I did/do have water damage in several places and if I knew what I knew now I would have never bought the thing but I did get it livable and hope to improve it over time.

Just make a big TODO list once you have everything inspected and order it by the most important items (weatherproofing, road worthyness, and getting the coach clean and all the systems operational and then everything else) and you should eventually get to a state where you can use it comfortably.

One last thing I'm remembering is that we found that the airbags on the suspension were not holding air at all on my rockwood. might be something to test early on on the chassis side.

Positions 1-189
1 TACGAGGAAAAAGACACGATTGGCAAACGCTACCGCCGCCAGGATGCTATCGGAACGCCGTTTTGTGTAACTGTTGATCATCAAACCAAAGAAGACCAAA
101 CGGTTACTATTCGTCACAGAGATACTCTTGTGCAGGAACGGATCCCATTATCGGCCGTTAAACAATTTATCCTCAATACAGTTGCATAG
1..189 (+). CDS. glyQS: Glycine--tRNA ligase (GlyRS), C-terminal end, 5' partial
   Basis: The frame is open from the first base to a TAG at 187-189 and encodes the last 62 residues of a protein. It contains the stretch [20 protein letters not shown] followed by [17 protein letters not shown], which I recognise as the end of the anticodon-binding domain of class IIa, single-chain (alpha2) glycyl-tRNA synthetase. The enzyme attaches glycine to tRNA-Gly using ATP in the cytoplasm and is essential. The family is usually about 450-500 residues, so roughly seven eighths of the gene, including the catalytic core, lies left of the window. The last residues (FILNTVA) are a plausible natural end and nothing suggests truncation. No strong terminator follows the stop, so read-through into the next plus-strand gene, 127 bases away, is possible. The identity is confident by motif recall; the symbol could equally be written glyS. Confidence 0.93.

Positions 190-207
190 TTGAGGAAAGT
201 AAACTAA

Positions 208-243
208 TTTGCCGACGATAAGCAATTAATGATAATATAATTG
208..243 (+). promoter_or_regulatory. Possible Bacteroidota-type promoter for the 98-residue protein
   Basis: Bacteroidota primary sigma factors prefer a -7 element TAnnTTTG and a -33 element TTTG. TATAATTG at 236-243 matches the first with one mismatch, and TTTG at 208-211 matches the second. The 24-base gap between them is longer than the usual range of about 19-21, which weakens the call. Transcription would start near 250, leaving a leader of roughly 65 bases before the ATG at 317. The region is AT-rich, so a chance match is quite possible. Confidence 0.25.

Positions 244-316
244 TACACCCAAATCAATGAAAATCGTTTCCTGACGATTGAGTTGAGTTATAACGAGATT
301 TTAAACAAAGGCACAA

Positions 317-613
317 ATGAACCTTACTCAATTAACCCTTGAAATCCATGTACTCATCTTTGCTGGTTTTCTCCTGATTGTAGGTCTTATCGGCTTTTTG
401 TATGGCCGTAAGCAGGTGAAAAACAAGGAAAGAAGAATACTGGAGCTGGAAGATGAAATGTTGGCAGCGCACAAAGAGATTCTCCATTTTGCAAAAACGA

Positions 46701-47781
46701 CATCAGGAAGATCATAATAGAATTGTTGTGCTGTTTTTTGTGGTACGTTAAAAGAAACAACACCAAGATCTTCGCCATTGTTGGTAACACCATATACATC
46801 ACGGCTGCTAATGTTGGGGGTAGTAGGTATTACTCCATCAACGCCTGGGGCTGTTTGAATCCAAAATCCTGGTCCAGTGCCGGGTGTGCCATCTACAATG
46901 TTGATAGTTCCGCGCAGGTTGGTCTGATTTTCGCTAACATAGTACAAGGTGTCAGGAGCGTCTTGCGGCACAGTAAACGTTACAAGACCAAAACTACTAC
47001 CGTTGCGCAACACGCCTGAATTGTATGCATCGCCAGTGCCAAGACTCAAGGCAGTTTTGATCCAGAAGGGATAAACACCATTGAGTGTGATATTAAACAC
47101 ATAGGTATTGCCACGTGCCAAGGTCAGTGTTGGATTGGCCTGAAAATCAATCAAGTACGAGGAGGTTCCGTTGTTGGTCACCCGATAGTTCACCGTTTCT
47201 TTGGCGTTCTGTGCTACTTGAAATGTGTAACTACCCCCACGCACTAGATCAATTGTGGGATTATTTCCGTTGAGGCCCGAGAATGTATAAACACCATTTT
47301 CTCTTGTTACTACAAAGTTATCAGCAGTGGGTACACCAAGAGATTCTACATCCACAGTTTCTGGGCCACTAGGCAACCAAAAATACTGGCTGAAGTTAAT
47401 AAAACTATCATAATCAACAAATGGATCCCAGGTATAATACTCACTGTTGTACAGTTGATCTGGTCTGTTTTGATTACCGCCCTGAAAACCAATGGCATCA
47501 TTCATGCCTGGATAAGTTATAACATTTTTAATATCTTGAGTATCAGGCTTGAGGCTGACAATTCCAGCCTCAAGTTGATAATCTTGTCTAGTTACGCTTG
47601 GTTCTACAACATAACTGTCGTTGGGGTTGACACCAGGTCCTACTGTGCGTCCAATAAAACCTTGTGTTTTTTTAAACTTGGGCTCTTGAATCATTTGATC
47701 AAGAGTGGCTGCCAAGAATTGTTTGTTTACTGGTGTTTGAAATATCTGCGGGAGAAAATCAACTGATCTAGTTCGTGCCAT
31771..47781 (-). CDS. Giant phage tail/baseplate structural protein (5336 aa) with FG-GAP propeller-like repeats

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Old 04-28-2016, 08:41 AM   #6
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Thank you
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Old 04-28-2016, 09:56 AM   #7
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P30? Is this the body style

Common P30 issues are bad air bags (some PO may have changed to springs that don't need airbags) and worn out steering bell cranks.

If the bell cranks are worn you will find it difficult to keep the coach in lane and requiring constant steering input correction. The stock bell cranks have a bushing, whereas there are aftermarket available with a bearing. Bushing can wear in 10-15k mikes, the bearing unit is a more permanent fix as they will last a very long time. A PO may have installed the bearing bell cranks as its s common thing to do.

Good luck!